As if something is in the air, in the spirit of my previous two posts, I just stumbled on an interesting article by David Moss on “niche” art fairs. Read it here (from the Antiques Trade Gazette – 24th March 2012). As Moss states correctly:
I think another blow to the bigger fairs was the development of dealer-inspired initiatives, where local and overseas specialists found it cheaper and just as profitable to mount city-wide festivals in their own and borrowed galleries. This is the case with Asian art in London and New York and with tribal art in Paris and Brussels.
Opening 24 October (by invitation only) and running from 25 to 27 October, the Tribal Art Fair in Amsterdam this year presents nineteen dealers showing objects from Oceania, Africa, Indonesia, South-America, Tibet and the Philippines. Located in an old church, this fair was a nice suprise for me last year when I visited it for the first time. Opening punctually at 15:00 the day of the preview, there was a queue of at least 150 eager collectors and dealers. There was a certain buzz in the air, and everybody was in a happy and relaxed mood – being located in Amsterdam and only starting in the afternoon, while everybody was already there for some hours, might of course have had something to do with it. Last year, I met several dealers that had made the long journey from Paris and even spotted Tom Phillips accompanied by David Attenborough. A fun fair !
One of my favourite Congolese masks, formerly in the collection of Jay T. Last and currently held by the Fowler Museum at UCLA in Los Angeles. A very rare idumu mask without eyes. We can only guess about its meaning, but its beauty is on a transcendent level. In Art of the Lega (Los Angeles, 2001), Elisabeth Cameron wrote (p. 209):
It has been suggested that Bwami members attached cowrie shells to serve as eyes, but this seems unlikely since the kaolin on these examples is even, showing no scars to indicate missing elements. Perhaps, instead, the masks illustrate the saying “Big-One of the men’s house, the guardian, has no eyes” (Biebuyck, 1986: p. 77). Although this important high-level Bwami member does not see with his eyes, he sees with his heart and guards the affairs of the community.
Accompanied by a drum roll by the above musician, The Museum of Fine Arts, Boston, has unveiled a new gallery dedicated to the Robert Owen Lehman Collection of bronzes and ivories created in the ancient Kingdom of Benin, located in present-day Nigeria. The single greatest private holding of objects from Benin (not to be confused with the West African Republic of Bénin, the former Dahomey) the Lehman Collection was a gift to the Museum in 2012. Lehman, a banker and a great-grandson of a founder of Lehman Brothers, had purchased the Benin sculptures between the 1950s and the 1970s. On display for the first time in Boston, the 36 objects (two Lehman Collection loans are included) comprising 30 bronzes and six ivories, all date from the 15th to the 19th centuries. The gallery, which was completely renovated, also includes two early ivories from Sierra Leone and Guinea, crafted by African artists for the European market. Read all about it here. For an inventory of the donation, including provenances, click here.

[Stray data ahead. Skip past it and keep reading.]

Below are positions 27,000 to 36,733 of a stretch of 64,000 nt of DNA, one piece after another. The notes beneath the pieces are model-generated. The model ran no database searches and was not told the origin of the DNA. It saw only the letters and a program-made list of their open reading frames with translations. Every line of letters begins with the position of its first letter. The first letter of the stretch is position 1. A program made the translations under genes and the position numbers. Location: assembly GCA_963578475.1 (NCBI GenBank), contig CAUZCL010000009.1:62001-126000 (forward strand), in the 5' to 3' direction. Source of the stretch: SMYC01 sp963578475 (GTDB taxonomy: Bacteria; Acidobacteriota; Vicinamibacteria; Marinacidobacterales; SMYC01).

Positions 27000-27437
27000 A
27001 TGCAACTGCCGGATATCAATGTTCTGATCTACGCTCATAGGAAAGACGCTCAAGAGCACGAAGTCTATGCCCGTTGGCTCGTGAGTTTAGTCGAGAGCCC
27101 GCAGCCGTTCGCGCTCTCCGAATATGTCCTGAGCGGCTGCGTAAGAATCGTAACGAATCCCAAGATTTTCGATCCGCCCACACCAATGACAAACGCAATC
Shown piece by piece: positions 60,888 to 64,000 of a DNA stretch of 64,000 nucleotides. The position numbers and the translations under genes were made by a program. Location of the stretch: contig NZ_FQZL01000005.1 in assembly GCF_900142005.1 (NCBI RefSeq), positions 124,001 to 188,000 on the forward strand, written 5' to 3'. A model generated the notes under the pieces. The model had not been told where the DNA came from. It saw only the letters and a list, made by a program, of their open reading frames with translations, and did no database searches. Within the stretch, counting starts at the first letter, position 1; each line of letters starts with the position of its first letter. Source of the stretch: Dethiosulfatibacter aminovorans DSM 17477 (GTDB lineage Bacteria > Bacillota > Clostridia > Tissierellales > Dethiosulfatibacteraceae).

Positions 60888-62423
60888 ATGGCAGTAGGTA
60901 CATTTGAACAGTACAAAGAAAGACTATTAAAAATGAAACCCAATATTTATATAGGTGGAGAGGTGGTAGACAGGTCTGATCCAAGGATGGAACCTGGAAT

The plaque above has a typical provenance for a Benin bronze: Ex William Downing Webster, London; sold by him on October 15, 1898 for £ 19 to Lt.-General Augustus Henry Pitt-Rivers (b. 1827 – d. 1900), Farnham, England; until the 1960s, kept at the Pitt-Rivers Museum, Farnham. The collection of the privately-owned Pitt-Rivers museum passed by descent through Augustus Henry Pitt-Rivers’s son Alexander Lane Fox Pitt-Rivers to his grandson, Captain George Pitt-Rivers (1890-1966) and his common law wife, Stella Howson-Clive (Pitt-Rivers). The museum closed in the 1960s and the collection was sold.
The provenance of these Benin bronzes remains the origin of a lot of controversy. What the MFA forgot to list was that Webster most likely purchased this plaque from a British soldier returning from the Benin Expedition, which had sacked the kingdom’s capital. So, understandably, not everybody is amused by this donation. For the reaction of the Nigerian National Commission on Museums and Monuments, that demands a return of the objects, click here. More on the story on the Elginism blog here, and lastly, a more nuanced view by Chika Okeke-Agulu here.
Often forgotten, the Israel Museum in Jerusalem holds an interesting collection of African art. It received its first objects from Africa, Oceania, and the Americas in the 1950s. The bulk of Precolumbian, African, Oceanic, and North American art was donated by major collectors in the late seventies (for example Lawrence Gussman, Gaston T. de Havenon, Daniel Solomon and others). Over the years many more unique and rare individual pieces were given, as were whole collections, which came from the United States, Europe, Asia, and Latin America. Amrouche, de Monbrison, Entwistle, Kerchache, Guimiot – they all donated objects. As the collection grew, the department experienced a number of major changes in concept, eventually crystallizing into the Department for the Arts of Africa, Oceania, and the Americas. The department’s steadily growing collection today numbers over 6,500 objects from diverse cultural traditions, spanning four continents and four millennia.